In 2004 Katie's twin sister transferred to the University of Northern Colorado, and Katie won an associate principal horn position with the Bismarck Symphony Orchestra in North Dakota where she took private lessons with Tom Porter; professor of choir at Bismarck State at the time, and a Northwestern Alum/MA-performance horn whose teacher was Ethel Merker (the designer of Katie's horn). 

In 2005 Katie returned to her undergraduate music studies at the University of Northern Colorado. At UNC she studied with horn professor Marian Hesse, and was principal horn of the brass choir and symphonic band, played in a brass quintet, and substituted as principal horn of the university orchestra and wind ensemble a few times in her last semester. Due to the cost of out-of-state tuition, Katie transferred to the University of Northern Iowa one year later in 2006. 

With a huge amount of respect for Dr. Thomas Tritle while growing up, Katie was thrilled to study with him at UNI. In the Summer of 2006 Dr. Tritle nominated Katie for a teaching assistantship position under Michael Thornton (professor at CU-Boulder/principal horn Colorado Symphony) at the Rocky Ridge Music Festival. Unfortunately, Katie could not afford the cost to attend, but was honored to be offered the position.

In 2007 Dr. Tritle retired and Dr. Tina Su became the professor of horn. During this time Katie was principal horn of the Northern Iowa Symphony Orchestra, the Wartburg Symphony Orchestra, Northern Iowa Wind Symphony, and Brass Choir. She also performed in woodwind quintet, horn quartet, and horn choir. She loved chamber music and performed Ewazen's trio for flute, horn, and piano on her recital. Her favorite memories were of performing 4 Songs, Op. 17 by Brahms, for 2 horns, female chorus, and harp. As well, performing the solo horn in the piece Missa Kenya by Paul Basler for large choir, horn, percussion, and piano. Katie also enjoyed premiering a composition by the award-winning jazz composer Michael Conrad called Aggression for Horn and Piano. Katie had no regrets and felt she fulfilled her dream of playing principal horn/solo horn on many bucket-list major orchestral works she never thought she would get to complete in her lifetime.

During Katie's time at UNI she received valuable feedback and guidance while seeking out private instruction, masterclasses, and workshops with the following professionals/guest artists; Dale Clevenger, Thomas Jostlein, Bill Caballero, Elizabeth Freimuth, Michael Thompson, Jeff Agrell, David Thompson, John Ericson, John Cerminaro, Kaz Machala,  and The Four Hornsmen.

In 2008/2009 Katie was a finalist in the university concerto competition, she also went on tour with the orchestra, started visiting graduate schools, auditioned for the Chicago Civic Orchestra, and did a recording track for a band called the Midwest Hackers. Katie's sister (Allie) had won a 2nd trumpet position sitting next to principal Philip Dungey (daughter Natalie Dungey also played with the orchestra) in the Northwest Symphony of Seattle. Also in 2009 Katie met Thomas Jostlein who she originally wanted to study horn with at the University of Illinois Champagne-Urbana for graduate studies.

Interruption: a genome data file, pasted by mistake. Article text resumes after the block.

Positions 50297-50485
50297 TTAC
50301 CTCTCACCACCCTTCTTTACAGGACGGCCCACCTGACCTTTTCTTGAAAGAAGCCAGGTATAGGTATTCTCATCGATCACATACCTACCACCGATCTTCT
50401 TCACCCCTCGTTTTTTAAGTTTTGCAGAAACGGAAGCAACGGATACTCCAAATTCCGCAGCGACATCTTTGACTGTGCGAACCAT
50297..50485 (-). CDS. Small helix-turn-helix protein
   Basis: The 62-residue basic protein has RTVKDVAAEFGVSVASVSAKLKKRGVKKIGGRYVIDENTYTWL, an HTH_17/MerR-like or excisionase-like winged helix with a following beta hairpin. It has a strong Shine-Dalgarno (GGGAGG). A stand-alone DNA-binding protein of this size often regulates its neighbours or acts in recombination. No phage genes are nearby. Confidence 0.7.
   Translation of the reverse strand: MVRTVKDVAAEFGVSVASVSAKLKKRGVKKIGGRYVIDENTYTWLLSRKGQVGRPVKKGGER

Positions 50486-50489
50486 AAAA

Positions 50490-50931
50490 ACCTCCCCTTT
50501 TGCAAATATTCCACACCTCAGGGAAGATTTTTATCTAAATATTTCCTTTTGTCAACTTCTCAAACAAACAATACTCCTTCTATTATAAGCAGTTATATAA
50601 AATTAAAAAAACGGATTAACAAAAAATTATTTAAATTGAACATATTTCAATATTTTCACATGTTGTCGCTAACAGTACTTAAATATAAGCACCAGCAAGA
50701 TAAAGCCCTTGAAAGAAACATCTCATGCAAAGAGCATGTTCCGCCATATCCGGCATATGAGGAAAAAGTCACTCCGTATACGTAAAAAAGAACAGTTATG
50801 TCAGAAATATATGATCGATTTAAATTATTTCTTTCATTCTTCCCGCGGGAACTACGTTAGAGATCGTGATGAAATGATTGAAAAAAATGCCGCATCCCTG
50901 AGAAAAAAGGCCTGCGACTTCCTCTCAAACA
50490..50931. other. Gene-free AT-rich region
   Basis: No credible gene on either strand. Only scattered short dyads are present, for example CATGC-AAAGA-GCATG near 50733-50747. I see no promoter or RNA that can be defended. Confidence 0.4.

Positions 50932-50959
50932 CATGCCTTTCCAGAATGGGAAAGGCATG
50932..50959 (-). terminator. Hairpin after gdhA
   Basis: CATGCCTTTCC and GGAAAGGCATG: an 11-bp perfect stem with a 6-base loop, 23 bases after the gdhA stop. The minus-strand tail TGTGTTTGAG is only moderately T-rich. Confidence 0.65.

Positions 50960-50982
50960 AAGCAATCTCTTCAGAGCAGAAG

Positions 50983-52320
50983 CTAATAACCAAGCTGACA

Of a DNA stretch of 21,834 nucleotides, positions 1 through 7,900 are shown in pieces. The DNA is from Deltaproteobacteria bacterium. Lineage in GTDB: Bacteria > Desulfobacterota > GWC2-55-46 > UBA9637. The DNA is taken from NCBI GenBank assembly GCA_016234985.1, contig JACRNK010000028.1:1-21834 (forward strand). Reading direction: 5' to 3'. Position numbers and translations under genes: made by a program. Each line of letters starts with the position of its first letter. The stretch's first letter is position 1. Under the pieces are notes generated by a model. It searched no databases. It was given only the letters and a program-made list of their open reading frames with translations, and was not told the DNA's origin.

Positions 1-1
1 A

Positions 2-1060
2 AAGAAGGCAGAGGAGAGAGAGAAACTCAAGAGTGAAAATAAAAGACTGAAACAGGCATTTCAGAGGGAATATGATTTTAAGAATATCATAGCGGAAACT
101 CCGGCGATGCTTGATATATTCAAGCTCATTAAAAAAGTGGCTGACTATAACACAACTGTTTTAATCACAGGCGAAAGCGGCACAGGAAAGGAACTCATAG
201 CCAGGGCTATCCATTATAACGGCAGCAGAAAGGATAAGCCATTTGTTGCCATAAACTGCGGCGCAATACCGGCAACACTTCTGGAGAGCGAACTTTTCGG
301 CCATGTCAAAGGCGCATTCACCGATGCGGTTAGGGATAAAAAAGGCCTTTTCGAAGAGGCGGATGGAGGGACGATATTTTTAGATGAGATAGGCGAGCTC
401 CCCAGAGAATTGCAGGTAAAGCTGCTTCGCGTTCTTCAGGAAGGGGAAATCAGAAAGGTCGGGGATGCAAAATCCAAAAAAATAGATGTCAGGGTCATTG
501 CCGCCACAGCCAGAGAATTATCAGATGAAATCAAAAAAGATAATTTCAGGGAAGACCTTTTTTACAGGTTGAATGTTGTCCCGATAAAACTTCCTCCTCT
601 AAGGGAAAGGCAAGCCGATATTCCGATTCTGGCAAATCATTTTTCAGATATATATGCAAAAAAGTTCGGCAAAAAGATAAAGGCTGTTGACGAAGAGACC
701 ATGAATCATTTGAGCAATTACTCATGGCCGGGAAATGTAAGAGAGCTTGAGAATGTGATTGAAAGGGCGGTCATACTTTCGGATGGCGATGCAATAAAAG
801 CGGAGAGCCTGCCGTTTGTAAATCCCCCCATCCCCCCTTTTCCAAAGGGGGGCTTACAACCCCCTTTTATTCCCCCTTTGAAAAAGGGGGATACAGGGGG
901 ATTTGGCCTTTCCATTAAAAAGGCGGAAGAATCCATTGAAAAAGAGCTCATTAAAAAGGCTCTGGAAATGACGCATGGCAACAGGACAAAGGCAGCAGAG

In late 2009 the severely noticeable symptoms of Focal Embouchure Dystonia started to appear, and by early 2010 it had progressed to a point that Katie could no longer play. The last piece she performed was Mozart's 4th horn concerto, and the last piece she played principal horn on was Brahms Symphony No. 2.

In 2010 during her last semester of college, her professor and orchestra conductor wrote nomination letters to Balu Music to enter her in a mute contest. Ion Balu decided to do a live video of the final drawing on the lawn of the Washington Monument for the 6 finalists. He put numbers in a glass bowl, and while he went to draw the winning number, a random wind gust picked up and blew a tiny piece of paper directly into his hand. Ion said, "This one must want to win. Let's see who's number it is." The winning number was Katie. Although this may seem like a small thing to win, the nomination was in an effort to cheer Katie up and motivate to keep believing in her journey. When she won, Katie took it as a positive sign that although things were looking grim, everything happens for a reason and that she was meant to take this path for a cause or greater reason than she could comprehend at the time.

After graduation and unable to pursue graduate school on horn, she thought of going into Music Therapy and even was offered an acceptance letter for a graduate school but realized it wasn't her passion or calling the moment she traveled out to visit the school on the east coast.

Fortunately while living in her home state of North Dakota from 2011-2013, Katie started volunteering at Erik Ramstad Middle School (which was relocated to a hockey arena during a massive flood) and taught private instrumental instruction. She also taught private lessons to students at Bishop Ryan High School. She loved working with the students so much and was surprised to find she wanted to pursue teaching.


In 2013 Katie was accepted to CU-Boulder for graduate studies in instrumental music education. While at CU-Boulder she taught trumpet instruction in the CU-Middle School Ensemble, and traveled to Lyons High School, Boulder High School, and Lousiville Middle School for practicum while fulfilling coursework and holding a full-time job.